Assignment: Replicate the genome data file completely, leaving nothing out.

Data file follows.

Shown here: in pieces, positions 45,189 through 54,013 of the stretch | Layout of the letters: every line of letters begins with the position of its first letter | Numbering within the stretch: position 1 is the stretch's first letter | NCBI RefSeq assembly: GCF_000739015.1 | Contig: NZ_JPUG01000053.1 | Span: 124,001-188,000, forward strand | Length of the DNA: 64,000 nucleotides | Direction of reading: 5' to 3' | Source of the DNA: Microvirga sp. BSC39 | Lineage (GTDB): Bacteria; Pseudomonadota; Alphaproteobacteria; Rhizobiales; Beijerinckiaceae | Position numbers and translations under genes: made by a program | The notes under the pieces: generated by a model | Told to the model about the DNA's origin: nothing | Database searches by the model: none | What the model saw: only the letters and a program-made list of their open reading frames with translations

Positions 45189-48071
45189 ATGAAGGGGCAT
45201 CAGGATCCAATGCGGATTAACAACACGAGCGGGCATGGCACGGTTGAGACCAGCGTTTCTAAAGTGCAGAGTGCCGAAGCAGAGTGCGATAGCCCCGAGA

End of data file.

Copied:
Shown here: in pieces, positions 45,189 through 54,013 of the stretch | Layout of the letters: every line of letters begins with the position of its first letter | Numbering within the stretch: position 1 is the stretch's first letter | NCBI RefSeq assembly: GCF_000739015.1 | Contig: NZ_JPUG01000053.1 | Span: 124,001-188,000, forward strand | Length of the DNA: 64,000 nucleotides | Direction of reading: 5' to 3' | Source of the DNA: Microvirga sp. BSC39 | Lineage (GTDB): Bacteria; Pseudomonadota; Alphaproteobacteria; Rhizobiales; Beijerinckiaceae | Position numbers and translations under genes: made by a program | The notes under the pieces: generated by a model | Told to the model about the DNA's origin: nothing | Database searches by the model: none | What the model saw: only the letters and a program-made list of their open reading frames with translations

Positions 45189-48071
45189 ATGAAGGGGCAT
45201 CAGGATCCAATGCGGATTAACAACACGAGCGGGCATGGCACGGTTGAGACCAGCGTTTCTAAAGTGCAGAGTGCCGAAGCAGAGTGCGATAGCCCCGAGA